The alkali metal acid carbonate component of the composition may be sodium, potassium or lithium acid carbonate and same is utilized in the amount of about 0.5% to 5% by weight with respect to cement.

The silicate component is an alkali metal silicate and may be a sodium or potassium silicate having a molar ratio of SiO /M O between about 0.5 and 4, preferably 0.8 and 2, M being sodium or potassium. The silicate component is usually present in the amount of about 0.5 to 5% by weight with respect to cement.

The hydroxylated organic salt is an alkali metal salt of tartaric or gluconic acid, preferably, but the alkali metal salts of citric, lactic, malic, or salicylic acid may also be used. The foregoing component is present in the amount of about 0.05% to 2% by weight of cement.

In order to further illustrate the present invention and Water 225 The mortars were prepared according to the standard NF. P 15.403 and the composition of this invention was mixed with mixing water prior to addition to the mortar. In the tables hereinafter, mortar handling is expressed as the ratio of the spreading coefiicients of the mortar containing the composition and that of a blank mortar. The

spreading coefiicient was measured using a tronconic volume of mortar which was submitted to compression by means of 15 successive shakings (flow test method), and is expressed as the difierence in centimeters between spread mortar diameter and that of the cone trunk base which was 8 centimeters.

, Mortar setting timewas measured by means of a Vicat needle according to the standard NF. P 15.431 at 20 C. in a medium saturated with moisture.

Compression strength was measured on prismatic test tusbes (4 x 4 x 16 cm.) according to the standard NF. P 1 .401.

Blanks utilized for purposes of comparison and for preparing mortars containing the composition of this invention were prepared as follows.

Blank A: Mortar NF. P 15.403 with CPAC 325 (artificial portland cement-l-fly ashes from steam generating station).

Blank B: Mortar NF. P 15.403 with CPAL 325 (artificial portland cement+blast furnace slag).

Blank C: Mortar NF. P 15.403 with CPA 325 (artificial portland cement).

In the compositions of the following examples, all percentages are by weight with respect to cement.

EXAMPLE 1 (1) Blank A (2) 2% of sodium silicate crystallized with 5 water molecules having a molar ratio SiO /Na,O=1 (3) 2% of sodium acid carbonate -(4) 0.1% of sodium and potassium double tartrate EXAMPLE 2 (1) Blank A (2) 2% of sodium silicate crystallized with 5 water molecules having a molar ratio SiO,/Na,0=1 (3) 2% of sodium acid carbonate (4) 0.06% of sodium gluconate EXAMPLE 3 1) Blank B (2) 2% of sodium silicate crystallized with 5 water molecules having a molar ratio Si0;/Na 0=1 (3) 2% of sodium acid carbonate (4) 0.1% of potassium and sodium double tartrate 5 (3) 2% of sodium acid carbonate (4) 1% of sodium citrate EXAMPLE 6 1) Blank C (2) 2% of sodium silicate crystallized with 5 water mole- What is claimed is:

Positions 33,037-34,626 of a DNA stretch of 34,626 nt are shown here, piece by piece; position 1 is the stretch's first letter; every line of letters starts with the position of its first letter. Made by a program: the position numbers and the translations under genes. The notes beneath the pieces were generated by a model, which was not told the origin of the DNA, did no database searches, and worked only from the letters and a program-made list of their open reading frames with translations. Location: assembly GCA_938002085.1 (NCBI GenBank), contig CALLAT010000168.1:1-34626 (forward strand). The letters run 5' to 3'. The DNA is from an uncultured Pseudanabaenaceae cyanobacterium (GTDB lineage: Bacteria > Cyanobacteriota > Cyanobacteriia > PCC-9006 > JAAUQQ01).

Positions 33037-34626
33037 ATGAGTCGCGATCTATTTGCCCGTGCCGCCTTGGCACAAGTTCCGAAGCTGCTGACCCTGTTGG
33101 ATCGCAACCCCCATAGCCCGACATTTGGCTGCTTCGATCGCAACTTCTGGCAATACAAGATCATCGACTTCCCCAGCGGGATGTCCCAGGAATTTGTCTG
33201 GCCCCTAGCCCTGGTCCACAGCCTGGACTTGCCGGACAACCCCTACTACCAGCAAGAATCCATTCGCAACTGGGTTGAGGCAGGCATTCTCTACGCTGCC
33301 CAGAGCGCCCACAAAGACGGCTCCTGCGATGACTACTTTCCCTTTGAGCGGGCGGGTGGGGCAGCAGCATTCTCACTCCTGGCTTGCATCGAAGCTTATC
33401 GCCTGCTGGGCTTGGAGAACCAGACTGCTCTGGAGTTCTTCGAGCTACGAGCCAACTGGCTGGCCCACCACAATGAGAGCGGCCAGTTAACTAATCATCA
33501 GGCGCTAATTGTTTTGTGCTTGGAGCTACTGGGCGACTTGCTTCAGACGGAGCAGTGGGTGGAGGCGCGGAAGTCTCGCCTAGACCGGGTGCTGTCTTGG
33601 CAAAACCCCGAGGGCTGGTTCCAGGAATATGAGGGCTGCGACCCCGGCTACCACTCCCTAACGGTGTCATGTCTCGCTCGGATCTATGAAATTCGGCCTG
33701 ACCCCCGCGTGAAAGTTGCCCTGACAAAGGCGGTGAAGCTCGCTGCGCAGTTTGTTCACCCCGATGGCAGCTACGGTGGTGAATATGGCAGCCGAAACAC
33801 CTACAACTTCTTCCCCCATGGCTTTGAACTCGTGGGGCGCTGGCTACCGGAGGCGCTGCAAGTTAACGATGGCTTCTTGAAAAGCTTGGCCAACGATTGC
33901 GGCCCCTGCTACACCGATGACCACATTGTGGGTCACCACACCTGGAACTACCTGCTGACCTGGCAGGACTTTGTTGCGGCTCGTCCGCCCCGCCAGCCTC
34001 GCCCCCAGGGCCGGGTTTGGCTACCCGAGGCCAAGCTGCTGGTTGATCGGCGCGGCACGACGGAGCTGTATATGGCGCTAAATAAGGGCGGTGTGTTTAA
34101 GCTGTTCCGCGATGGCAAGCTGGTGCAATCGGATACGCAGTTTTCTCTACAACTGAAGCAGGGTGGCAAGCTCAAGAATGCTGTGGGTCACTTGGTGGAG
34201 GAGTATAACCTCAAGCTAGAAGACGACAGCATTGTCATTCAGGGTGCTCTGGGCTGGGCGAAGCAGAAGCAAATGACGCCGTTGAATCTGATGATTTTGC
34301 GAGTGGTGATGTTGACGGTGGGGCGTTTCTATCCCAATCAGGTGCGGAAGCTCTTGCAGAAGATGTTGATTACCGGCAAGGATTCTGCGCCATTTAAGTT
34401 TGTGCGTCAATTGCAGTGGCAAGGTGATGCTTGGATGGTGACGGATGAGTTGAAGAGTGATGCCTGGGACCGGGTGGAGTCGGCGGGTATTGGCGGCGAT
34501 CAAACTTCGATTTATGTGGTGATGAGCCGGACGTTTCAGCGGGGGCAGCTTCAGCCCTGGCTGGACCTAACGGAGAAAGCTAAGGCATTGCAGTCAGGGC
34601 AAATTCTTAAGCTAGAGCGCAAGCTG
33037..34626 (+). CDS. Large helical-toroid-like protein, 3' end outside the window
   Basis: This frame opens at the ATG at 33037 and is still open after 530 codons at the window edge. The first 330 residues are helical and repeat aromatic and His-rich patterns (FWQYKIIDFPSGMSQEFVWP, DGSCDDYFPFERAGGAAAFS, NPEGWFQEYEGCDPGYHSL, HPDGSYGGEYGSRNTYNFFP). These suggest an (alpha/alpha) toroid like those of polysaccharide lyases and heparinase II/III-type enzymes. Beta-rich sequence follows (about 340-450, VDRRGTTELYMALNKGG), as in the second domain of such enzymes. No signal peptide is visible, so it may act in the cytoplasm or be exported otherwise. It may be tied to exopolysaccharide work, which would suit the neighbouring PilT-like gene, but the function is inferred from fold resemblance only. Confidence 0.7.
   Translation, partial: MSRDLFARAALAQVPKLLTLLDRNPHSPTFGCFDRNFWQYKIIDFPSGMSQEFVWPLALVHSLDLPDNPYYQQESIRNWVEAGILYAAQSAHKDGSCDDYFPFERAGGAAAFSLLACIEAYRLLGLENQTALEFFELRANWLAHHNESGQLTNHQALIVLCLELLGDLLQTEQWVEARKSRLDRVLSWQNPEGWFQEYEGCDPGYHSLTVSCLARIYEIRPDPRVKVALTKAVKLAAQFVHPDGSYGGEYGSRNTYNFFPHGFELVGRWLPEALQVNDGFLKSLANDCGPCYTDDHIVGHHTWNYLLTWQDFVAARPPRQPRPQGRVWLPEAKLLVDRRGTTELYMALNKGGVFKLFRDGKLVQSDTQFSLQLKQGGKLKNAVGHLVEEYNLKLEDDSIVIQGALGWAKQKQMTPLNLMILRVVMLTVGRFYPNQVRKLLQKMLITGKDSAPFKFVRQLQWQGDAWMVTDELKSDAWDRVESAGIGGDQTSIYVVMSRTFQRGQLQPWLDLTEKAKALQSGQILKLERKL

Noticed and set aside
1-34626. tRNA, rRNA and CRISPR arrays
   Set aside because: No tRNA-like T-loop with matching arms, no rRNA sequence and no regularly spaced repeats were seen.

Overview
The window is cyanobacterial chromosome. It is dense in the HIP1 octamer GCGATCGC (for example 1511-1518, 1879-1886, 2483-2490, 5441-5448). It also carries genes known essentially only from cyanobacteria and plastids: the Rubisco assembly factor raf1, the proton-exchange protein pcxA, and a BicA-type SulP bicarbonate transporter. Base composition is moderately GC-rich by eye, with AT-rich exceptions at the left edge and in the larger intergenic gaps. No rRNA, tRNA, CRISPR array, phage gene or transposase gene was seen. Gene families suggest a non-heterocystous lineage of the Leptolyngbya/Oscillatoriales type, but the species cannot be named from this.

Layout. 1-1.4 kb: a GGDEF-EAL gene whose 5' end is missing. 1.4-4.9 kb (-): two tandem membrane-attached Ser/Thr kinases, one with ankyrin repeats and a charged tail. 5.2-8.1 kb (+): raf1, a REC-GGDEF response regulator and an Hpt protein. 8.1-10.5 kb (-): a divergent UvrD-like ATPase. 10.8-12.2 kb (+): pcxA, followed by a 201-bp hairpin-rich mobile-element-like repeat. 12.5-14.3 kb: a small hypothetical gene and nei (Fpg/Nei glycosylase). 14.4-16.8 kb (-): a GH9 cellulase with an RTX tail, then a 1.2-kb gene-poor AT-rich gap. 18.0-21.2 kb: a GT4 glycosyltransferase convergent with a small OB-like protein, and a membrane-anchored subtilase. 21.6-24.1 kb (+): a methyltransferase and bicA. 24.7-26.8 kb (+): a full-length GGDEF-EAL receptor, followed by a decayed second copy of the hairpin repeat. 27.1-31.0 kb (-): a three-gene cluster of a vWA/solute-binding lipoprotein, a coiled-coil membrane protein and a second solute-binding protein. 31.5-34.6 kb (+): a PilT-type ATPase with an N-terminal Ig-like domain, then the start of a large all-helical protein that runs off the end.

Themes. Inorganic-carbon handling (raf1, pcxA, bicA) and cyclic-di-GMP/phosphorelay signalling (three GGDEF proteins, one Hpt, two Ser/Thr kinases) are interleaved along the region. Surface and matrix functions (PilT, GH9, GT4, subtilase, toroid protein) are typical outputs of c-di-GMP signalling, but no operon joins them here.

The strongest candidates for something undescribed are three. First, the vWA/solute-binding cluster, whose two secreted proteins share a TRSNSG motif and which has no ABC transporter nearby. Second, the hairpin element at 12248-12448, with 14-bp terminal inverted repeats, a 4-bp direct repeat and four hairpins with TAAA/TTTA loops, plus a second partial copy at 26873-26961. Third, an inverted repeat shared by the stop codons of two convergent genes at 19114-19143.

1. A composition of matter for improving portland cements and analogous cements, and mortars, concretes, and grouts in which said cements are incorporated, which composition comprises by weight with respect to said ce- 5 ments, between about 0.5% and 5% of an alkall metal 5 5; gi ffi xggfl fifig iig acid carbonate, between about 0.05% and 2% of a hy- (4) 2% of sodiumlactate droxylated organic acid alkali metal salt and between EXAMPLE 7 ab 2 utT(l)1.5% and of ainfialkgltl, meital sllllcaltle. d

. e COIIIPOSIUOH as e ne y calm w ereln sm (1) Blank C alkali metal silicate has a molar ratio of sio /M o be- (2) 2% of ,sodium Silicate f i with 5 water mole tween about 0.5 and 4, M being an alkali met al s lected cules havmg, a molar S1O2/Na2o=1 from the group consisting of sodium and potassium. (3) 2% of f and Farbonate 3. The composition as defined by claim 2 wherein said (4) 7 sodlum sahcylate alkali metal silicate has a molar ratio of Si0 /M O be- The results obtained utilizing the mixture in the precedtween about 0.8 and 2. 0 ing examples and the blanks prepared are given in Tables The P Q as fiefined PY claim 1 Said 1 andZhereinafter. hydroxylated organic acid alkali metal salt 15 selected TABLE 1 Blank A, CPAC Example 1 Example 2 Blank B, CPAL Example 3 Example 4 Handling 1 21 Z1 1 21 21. Onset of setting 1 hr. mins 2 hrs. mm.... 4 hrs. 50 m ins 1 hr. mins 3 hours. Setting completed 4 hrs. L5 mitts"... 2 hrs. 45 mine... 4 hours 6 hrS- 0 m1ns....-. 3 hours 4 hrs. 30 mins. Compression strength (in kg./cm.):

1 day- 96 3 days 259 363 33; 90.12521: 455 44o 455 467 460 475 TABLE 2 Blank C. CPA Example 5 Example 6 Example 7 H dlin 1 1.05.- 0.90--. 0.94. 033st oi setting 4 hrs. 45 mlns-.. 2 hours 1 hr. 10 1111115.... 1 hr. 25 mins. Setting completed 6 hours 4 hrs. 30 mm. 1 hr. 30 mms.--. 1 hr. 45 mins.

i .l conipgzsion strength 11 kg cm 89. 5 1 m 135 140- 3 days--. 26 280 263 272. 7 days. 309 306 295 301. 28 days- 463 4R5 399 415.